Collin County Nonprofits Partner to Feed Friends and Families

Two agencies in Collin County join forces to distribute food

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Families throughout North Texas continue to be financially impacted by the coronavirus pandemic, which also impacts their ability to buy food.

A nonprofit in McKinney points to recent numbers from the USDA that "conservatively estimates that there are more than 100,000 Collin County residents who currently do not have enough to eat, including at least 40,000 Collin County children who go to bed hungry each night."

"It's not gonna stop in 2020," said Scott Elliott, executive director of Community Lifeline Center. "We’ve already started making plans to provide this level of service and food and beyond, all the way through 2021."

Elliott's nonprofit now distributes 50,000 pounds of food every month, ten times more than before the pandemic.

"We're seeing requests from approximately 40% new folks who we’ve never heard from before," said board member Liz Strand Cimini.

With so much need comes the opportunity to try something new.

Community LifelineCenter (CLC) and Alliance of Elite Youth Leadership (AEYL) and Community LifelineCenter (CLC), two nonprofit organizations based in McKinney, have joined forces to launch a new program called Feeding Friends and Families which was designed to distribute high-quality food to those in need. The first events are planned for September.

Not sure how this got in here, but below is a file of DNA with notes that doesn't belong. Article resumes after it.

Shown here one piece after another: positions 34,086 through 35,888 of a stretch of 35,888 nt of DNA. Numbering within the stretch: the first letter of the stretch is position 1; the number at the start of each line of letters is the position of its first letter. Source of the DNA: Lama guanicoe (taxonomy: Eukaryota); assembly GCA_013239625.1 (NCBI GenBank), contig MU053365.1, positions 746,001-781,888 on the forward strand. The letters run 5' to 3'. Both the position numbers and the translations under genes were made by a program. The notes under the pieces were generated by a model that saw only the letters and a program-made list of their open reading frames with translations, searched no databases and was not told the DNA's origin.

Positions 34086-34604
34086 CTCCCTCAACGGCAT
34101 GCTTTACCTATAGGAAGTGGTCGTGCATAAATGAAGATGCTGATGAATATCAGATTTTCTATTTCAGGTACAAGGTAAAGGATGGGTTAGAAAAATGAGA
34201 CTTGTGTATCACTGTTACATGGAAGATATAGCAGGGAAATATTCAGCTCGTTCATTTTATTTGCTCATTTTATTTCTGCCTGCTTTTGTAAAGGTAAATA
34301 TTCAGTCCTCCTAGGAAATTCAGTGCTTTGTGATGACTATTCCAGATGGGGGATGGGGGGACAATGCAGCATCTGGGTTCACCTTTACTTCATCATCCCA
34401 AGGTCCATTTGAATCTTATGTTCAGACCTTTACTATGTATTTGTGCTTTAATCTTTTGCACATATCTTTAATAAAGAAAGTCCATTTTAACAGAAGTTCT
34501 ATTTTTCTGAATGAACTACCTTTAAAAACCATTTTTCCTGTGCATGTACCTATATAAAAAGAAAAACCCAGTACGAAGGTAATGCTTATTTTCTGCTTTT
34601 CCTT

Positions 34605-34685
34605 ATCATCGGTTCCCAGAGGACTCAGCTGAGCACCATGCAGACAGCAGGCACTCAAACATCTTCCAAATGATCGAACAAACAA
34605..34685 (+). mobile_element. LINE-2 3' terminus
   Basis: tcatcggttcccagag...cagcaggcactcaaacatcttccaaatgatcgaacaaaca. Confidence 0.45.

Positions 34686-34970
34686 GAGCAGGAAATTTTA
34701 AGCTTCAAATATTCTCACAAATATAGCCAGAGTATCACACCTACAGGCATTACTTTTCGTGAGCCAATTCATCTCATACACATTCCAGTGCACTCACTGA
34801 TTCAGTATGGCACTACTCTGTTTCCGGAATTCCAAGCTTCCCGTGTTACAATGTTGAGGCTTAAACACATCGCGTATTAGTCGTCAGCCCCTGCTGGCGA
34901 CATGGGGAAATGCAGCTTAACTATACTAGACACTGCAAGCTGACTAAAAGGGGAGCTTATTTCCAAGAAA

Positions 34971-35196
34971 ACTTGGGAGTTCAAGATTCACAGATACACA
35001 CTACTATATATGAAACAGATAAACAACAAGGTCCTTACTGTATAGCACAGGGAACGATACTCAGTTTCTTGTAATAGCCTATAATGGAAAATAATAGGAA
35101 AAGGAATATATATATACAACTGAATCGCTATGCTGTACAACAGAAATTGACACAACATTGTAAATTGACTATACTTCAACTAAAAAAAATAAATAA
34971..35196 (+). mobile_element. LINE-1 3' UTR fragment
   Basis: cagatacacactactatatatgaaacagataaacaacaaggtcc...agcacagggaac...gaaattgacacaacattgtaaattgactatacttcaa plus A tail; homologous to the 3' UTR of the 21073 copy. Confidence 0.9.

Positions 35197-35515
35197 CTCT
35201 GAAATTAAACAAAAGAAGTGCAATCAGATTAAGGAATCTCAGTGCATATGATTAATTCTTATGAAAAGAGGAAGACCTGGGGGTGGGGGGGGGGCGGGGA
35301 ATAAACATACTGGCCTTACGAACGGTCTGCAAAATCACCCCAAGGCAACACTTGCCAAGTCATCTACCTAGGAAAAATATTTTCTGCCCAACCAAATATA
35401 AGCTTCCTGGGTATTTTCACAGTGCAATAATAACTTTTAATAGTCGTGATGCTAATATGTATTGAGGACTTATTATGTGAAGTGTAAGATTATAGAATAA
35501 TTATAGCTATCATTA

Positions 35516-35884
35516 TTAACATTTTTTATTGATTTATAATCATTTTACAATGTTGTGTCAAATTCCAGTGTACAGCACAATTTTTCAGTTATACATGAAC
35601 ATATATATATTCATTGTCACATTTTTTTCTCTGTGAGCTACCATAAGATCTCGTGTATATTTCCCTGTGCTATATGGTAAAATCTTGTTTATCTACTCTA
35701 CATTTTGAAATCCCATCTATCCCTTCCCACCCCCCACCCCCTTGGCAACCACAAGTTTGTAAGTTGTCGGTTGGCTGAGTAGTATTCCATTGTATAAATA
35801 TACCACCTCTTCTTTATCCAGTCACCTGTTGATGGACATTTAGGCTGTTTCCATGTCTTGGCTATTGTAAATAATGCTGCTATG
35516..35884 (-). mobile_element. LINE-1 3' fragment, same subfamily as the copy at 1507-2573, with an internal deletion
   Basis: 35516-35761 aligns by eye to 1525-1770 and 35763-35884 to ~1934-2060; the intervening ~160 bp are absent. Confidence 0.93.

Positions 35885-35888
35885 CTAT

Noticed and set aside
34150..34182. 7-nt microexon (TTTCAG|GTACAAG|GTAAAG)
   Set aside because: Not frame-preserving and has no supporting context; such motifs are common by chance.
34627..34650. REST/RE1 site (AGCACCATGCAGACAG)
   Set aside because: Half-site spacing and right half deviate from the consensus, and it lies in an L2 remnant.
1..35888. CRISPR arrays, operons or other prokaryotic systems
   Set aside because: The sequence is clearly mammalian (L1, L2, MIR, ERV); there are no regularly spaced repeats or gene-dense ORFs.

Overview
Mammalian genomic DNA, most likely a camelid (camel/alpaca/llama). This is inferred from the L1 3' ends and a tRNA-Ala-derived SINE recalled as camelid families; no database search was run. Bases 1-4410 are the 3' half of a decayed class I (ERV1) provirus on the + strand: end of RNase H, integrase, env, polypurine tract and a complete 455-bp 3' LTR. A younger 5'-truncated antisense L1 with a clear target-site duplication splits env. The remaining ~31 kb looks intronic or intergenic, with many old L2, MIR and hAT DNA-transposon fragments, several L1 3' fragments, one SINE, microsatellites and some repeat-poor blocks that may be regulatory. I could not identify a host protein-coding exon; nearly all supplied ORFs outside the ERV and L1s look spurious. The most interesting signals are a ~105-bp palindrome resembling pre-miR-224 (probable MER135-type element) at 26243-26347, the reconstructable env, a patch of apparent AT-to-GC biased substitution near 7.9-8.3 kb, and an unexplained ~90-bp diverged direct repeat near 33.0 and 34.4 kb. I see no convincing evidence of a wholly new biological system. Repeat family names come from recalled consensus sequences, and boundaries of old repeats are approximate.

"Our thought is that if we can work alongside other nonprofits, we can take advantage of the strengths and the reach we have in donors and clients," Elliott explained.

"An outstanding example of how especially smaller nonprofits can get together, they can be flexible, they can be nimble, they can meet the changing need in the community," Cimini said.

The inaugural Feeding Friends and Families events are scheduled for Sat., Sept. 12 and on Sept. 26 from 9 a.m. to noon, 300 Throckmorton Street in McKinney.

Up to 800 families will each receive two large boxes of food per distribution, one containing perishable produce and dairy products, and the other containing shelf-stable items including fruits, vegetables and proteins. The food comes from the North Texas Food Bank in Plano and Services of Hope in Dallas.

Anyone in McKinney or the surrounding area who is experiencing food insecurity due to COVID-19 or other crisis is eligible to receive the free food. Recipients will be asked to complete a short survey, which will be used by the program to identify additional areas of need.

"The pandemic does not discriminate. We are seeing need across all income sectors, all ages and Feeding Friends and Families has been put in place to address hunger wherever it occurs in Collin County," Cimini said.

"Goes back to the question, 'How do we eliminate hunger in McKinney? We think this will certainly put a dent in it," Elliott said. "I won't say it's the only answer or the final answer but I think it will get us a long way down that path."

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